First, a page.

Pneumonia in children

Respiratory tract infections are very common in children. Occasionally these infections will develop into pneumonia (inflammation of the lungs).

Symptoms

If your child has pneumonia, the signs of the disease and the symptoms they experience will depend on their age, the organism (i.e. type of bacteria or virus) that is causing the pneumonia, the severity of the infection and any other underlying health conditions they may have.

Common signs of pneumonia include:

  • cough; and
  • rapid breathing.

Your child may also show signs that they are having trouble breathing, including:

  • flaring of the nostrils;
  • grunting when breathing out; and
  • using their abdominal and neck muscles when breathing.

Other signs and symptoms of pneumonia may include:

  • a general feeling of being unwell;
  • restlessness;
  • irritability;
  • lethargy or drowsiness;
  • loss of appetite;
  • fever; and
  • headache.

Sometimes a child with pneumonia will develop abdominal pain, nausea and vomiting (especially after coughing). Chest pain may occur, but it is probably less common than in adults with pneumonia.

Diagnosis

Your doctor can make the diagnosis of pneumonia based on your child’s symptoms, physical examination, and chest X-ray results.

Types of pneumonia

Bacterial pneumonia

Pneumonia that is caused by a bacterial infection commonly affects one lobe (or section) of the lung. Bacterial pneumonia can affect children of any age, and can develop very quickly. It is most likely to be associated with a very high fever and a cough that is productive of sputum (phlegm), although children tend to swallow sputum rather than cough it up.

The type of bacteria found varies with age, but the most common type of bacteria responsible for bacterial pneumonia in children is Streptococcus pneumoniae (or pneumococcus), with toddlers being the most at risk. However, with the introduction of vaccines that protect against pneumococcus (Prevenar, and more recently Prevenar 13) into the childhood immunisation schedule, the number of cases of pneumococcal pneumonia has dropped.

A penicillin-based antibiotic is the standard treatment that doctors use for bacterial pneumonia.

Viral pneumonia

Pneumonia that is caused by a virus is probably the most common type of pneumonia affecting children of any age, although it tends to affect infants and preschool-aged children most frequently.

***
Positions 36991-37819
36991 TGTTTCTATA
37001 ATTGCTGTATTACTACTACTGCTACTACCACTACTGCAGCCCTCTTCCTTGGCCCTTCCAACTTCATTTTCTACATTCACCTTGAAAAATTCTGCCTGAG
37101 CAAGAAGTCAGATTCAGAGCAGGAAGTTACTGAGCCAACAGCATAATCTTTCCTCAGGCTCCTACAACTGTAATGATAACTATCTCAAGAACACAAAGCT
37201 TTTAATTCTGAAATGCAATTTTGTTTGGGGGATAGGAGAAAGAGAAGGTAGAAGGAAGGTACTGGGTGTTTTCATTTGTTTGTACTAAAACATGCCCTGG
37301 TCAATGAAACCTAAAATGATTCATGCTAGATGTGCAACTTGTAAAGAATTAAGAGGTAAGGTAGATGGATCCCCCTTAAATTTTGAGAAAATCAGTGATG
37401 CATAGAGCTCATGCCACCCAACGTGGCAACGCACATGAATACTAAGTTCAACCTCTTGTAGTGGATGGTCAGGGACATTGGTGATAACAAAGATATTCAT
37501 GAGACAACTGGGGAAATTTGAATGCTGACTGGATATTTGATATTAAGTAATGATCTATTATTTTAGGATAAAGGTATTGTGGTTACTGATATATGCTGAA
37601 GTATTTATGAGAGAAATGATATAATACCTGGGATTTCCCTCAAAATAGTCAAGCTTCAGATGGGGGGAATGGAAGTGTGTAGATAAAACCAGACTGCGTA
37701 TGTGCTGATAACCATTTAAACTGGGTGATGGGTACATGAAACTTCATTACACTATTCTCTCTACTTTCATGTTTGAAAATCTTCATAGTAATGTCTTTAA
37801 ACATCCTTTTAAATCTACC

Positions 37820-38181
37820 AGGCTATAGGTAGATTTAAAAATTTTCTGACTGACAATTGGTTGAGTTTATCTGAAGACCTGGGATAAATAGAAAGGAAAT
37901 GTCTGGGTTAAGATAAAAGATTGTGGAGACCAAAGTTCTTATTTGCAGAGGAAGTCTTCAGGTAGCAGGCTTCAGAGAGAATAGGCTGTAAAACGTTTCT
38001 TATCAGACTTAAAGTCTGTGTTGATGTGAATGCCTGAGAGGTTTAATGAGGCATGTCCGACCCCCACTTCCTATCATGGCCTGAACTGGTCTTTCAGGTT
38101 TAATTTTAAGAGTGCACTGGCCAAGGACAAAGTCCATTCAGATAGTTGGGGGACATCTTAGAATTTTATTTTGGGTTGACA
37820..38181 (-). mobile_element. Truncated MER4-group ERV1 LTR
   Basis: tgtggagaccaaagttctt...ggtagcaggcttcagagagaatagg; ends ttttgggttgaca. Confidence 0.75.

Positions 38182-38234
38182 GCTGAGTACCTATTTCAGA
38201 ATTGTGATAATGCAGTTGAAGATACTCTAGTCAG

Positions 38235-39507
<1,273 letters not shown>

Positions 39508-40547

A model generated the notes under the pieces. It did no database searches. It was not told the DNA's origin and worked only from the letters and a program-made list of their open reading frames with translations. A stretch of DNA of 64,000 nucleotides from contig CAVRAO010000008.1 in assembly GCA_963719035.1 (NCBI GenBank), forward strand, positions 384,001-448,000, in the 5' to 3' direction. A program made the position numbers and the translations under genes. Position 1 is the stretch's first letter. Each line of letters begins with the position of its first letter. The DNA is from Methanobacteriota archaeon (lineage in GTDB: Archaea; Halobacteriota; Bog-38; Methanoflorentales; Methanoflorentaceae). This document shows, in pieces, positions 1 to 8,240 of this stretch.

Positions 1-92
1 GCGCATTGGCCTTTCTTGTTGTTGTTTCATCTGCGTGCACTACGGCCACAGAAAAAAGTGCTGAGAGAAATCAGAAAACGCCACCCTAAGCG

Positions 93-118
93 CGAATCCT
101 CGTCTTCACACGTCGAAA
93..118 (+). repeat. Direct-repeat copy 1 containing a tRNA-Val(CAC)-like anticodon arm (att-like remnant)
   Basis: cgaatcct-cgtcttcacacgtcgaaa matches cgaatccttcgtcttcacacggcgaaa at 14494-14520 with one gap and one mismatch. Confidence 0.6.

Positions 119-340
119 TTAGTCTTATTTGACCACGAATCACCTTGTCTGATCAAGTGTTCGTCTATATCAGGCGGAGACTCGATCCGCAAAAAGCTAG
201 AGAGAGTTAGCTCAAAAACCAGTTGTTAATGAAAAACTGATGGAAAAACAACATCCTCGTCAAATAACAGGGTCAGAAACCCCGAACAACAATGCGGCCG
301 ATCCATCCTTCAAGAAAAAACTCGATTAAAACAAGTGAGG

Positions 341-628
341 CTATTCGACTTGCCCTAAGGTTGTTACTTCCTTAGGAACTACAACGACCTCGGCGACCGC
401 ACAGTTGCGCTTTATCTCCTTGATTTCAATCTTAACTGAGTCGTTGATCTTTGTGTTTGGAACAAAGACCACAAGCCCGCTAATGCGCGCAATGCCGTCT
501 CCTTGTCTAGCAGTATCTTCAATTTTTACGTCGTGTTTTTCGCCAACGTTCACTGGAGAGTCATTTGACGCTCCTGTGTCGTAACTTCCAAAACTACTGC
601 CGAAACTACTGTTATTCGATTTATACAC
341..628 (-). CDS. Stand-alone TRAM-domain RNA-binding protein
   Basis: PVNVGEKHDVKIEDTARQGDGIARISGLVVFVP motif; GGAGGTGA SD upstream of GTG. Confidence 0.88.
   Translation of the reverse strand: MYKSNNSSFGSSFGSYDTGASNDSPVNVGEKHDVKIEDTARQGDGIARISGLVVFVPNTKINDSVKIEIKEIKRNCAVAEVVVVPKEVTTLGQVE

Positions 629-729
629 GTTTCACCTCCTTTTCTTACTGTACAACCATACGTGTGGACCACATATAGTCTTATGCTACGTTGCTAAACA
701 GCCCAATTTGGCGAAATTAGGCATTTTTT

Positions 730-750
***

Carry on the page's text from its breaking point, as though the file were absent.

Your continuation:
Viruses tend not to confine themselves to a single lobe of the lungs, but have a more widespread, patchy effect. Symptoms can be more variable than with bacterial pneumonia, in terms of whether the illness comes on quickly or gradually, and whether or not there is an associated fever.

Antibiotics will not help viral pneumonia. Usually children with viral pneumonia will get better by themselves over a period of time that can range from days to weeks. Most children will have a cough that lasts for some weeks after the infection.

Mycoplasma pneumonia

The organism known as Mycoplasma pneumoniae is one of the most common causes of pneumonia in school-aged children and young adults. It is rarely seen in infants and young children. It usually occurs in epidemics among confined groups, such as families and boarding schools.

Classically, Mycoplasma pneumonia develops gradually, with symptoms such as a sore throat, cold, low-grade fever and a general feeling of being unwell. Over the course of the infection, the cough tends to become worse and your child may develop shortness of breath. Your doctor can confirm the diagnosis with a chest X-ray and a blood test.

Treatment usually involves antibiotics such as clarithromycin or roxithromycin.

Last Reviewed: 30 June 2013
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References

1. Community-acquired pneumonia in children (revised June 2010). In: eTG complete. Melbourne: Therapeutic Guidelines Limited; 2013 Mar. http://online.tg.org.au/complete/ (accessed Jul 2013).
2. Royal Children’s Hospital Melbourne. Pneumonia (updated Nov 2010). http://www.rch.org.au/kidsinfo/fact_sheets/Pneumonia/# (accessed Jul 2013).
3. Royal Children’s Hospital Melbourne. Clinical practice guidelines: Pneumonia (updated 1 Sep 2012). http://www.rch.org.au/clinicalguide/guideline_index/Pneumonia_Guideline/# (accessed Jul 2013).
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